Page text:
Exhibition of antique Spode serves up every pattern online

  • January 03, 2011 14:02

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The Spode Exhibition Online includes a database of the factory's known printed patterns.
Spode Exhibition Online

Casual collectors, appraisers, museum curators and decorative arts aficionados can now browse through every known blue Spode pattern in a new interactive online exhibition of the famed English ceramic. In November, Delaware's Winterthur launched the Spode Exhibition Online (http://spodeceramics.com), an in-depth study and visual directory of the ever-popular blue printed wares produced in England in the 18th and 19th centuries.

This free and comprehensive resource covers the Staffordshire factory's history, pottery patterns and marks from about 1784 to 1833, and the industry that produced these highly collectible pieces.

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Found in the kitchens of stately English homes and in archaeological recoveries from the quarters of American servants, blue transfer designs have had a universal and lasting appeal since Josiah Spode popularized this type of pottery in the late 1700s.

Josiah Spode Sr. and Jr., potters to the Royal Family, made an enormous impact on both Georgian society and ceramic production. The history section of the Spode Exhibiton Online tells of their unique blend of innovation, technical expertise and entrepreneurial skill which led to the two most significant achievements in English ceramics: underglaze blue printed earthenware and what soon became the standard English porcelain—bone china.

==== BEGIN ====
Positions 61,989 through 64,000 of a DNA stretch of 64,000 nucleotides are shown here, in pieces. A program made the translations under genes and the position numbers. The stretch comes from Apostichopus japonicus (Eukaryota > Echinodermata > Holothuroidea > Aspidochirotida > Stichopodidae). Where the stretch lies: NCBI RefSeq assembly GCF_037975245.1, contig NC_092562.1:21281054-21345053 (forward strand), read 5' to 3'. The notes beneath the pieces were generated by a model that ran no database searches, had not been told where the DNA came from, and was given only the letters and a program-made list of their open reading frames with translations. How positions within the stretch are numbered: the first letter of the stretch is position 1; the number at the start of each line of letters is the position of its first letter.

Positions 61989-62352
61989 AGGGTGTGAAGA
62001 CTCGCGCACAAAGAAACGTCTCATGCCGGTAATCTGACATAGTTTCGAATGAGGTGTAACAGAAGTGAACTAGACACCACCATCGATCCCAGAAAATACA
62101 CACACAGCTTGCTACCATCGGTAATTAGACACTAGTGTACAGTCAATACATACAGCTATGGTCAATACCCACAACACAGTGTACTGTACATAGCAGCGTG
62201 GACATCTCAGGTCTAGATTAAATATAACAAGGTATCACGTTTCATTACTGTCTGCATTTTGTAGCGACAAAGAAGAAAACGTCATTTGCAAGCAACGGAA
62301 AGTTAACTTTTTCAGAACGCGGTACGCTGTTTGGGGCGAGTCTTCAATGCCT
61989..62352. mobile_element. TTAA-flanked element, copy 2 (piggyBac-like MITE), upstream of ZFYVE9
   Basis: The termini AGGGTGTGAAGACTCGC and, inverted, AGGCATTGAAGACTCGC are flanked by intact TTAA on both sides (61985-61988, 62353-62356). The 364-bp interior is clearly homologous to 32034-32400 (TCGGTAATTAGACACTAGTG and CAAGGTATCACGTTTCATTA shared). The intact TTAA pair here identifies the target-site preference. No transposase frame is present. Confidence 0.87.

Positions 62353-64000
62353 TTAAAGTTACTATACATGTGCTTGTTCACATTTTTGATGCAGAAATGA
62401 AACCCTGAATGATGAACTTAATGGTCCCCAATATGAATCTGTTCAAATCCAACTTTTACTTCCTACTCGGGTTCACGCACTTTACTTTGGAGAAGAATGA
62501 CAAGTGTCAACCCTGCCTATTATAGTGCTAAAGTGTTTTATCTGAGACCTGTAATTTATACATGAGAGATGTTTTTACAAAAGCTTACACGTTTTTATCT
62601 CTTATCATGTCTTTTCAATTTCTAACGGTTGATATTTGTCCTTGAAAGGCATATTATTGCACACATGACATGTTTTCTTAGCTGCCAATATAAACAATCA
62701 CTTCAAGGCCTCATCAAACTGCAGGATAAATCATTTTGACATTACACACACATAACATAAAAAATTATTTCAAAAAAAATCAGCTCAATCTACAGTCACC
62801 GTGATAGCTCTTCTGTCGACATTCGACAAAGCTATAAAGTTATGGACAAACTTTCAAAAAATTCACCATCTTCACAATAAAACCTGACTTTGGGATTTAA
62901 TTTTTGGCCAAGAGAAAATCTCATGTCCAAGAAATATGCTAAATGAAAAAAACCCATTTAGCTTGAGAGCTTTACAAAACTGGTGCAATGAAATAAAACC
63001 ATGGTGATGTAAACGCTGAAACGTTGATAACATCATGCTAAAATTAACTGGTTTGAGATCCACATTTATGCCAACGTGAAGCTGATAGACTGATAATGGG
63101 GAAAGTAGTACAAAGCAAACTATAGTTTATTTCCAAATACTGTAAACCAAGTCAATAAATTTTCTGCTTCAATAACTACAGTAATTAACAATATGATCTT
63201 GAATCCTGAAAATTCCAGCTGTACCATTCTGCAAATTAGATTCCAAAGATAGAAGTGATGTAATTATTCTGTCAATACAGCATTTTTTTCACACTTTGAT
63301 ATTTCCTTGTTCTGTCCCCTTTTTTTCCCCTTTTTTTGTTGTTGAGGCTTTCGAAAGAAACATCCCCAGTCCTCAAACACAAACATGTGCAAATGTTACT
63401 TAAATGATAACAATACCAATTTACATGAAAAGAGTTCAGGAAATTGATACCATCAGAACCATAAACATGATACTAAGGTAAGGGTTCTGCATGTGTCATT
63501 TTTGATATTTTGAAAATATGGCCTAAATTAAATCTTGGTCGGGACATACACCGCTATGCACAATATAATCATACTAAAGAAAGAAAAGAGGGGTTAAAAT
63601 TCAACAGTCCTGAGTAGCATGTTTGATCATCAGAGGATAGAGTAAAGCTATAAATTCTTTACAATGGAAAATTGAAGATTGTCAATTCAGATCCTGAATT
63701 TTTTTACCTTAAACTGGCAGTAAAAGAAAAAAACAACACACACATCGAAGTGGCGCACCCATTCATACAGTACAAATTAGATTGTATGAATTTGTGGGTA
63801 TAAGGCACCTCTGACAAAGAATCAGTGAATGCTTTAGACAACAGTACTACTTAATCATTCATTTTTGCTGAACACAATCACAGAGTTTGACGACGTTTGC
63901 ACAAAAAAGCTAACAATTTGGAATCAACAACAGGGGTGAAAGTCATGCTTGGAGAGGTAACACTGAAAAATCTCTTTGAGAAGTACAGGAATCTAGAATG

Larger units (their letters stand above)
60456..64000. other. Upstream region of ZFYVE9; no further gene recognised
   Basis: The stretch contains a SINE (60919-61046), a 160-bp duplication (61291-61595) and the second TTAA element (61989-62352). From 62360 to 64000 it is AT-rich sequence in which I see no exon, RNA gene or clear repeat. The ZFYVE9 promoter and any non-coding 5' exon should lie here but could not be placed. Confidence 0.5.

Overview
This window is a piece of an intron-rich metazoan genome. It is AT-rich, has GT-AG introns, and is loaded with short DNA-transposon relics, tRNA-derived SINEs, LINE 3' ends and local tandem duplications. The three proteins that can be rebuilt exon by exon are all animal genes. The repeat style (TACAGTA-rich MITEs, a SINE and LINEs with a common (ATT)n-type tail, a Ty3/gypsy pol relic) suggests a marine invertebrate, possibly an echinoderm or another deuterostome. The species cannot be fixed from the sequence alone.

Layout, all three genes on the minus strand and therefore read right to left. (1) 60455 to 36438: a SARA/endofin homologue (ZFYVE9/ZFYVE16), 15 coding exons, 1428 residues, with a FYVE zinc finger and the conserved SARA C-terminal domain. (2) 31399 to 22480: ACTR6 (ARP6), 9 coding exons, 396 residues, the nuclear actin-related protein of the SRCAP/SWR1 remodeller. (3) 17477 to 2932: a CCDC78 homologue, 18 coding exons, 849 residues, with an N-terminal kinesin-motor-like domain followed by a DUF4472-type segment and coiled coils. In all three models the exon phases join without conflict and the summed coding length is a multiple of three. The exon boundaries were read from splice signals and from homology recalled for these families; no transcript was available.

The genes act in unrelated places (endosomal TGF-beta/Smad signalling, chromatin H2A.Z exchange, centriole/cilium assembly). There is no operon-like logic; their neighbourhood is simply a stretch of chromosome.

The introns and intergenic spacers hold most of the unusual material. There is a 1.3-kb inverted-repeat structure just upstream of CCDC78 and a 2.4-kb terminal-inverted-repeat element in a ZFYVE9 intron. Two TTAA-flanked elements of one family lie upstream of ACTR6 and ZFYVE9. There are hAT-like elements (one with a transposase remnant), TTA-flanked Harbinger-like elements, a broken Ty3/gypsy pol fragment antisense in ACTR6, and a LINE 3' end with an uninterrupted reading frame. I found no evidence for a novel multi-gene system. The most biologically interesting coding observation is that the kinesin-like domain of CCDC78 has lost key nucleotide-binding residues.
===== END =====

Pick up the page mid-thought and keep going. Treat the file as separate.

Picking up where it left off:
The central printed pottery database allows users to search every known Spode pattern and many shapes and colored versions as well as the source prints and original Chinese porcelain designs that served as inspiration for Spode’s designers.

Of special note is an interactive version of Spode’s 1820 Shape Book. Visitors will be able to virtually turn the pages of this rare document of which only two copies are known, one of them in the Winterthur Library. From about 1785 until the Spode family ceased potting in 1833, hundreds of blue printed patterns were introduced, themes and colors changed with the prevailing fashions, and published illustrations were used as pattern sources.

The project was spearheaded by the Transferware Collectors Club in collaboration with collectors and museums in the United States and England.


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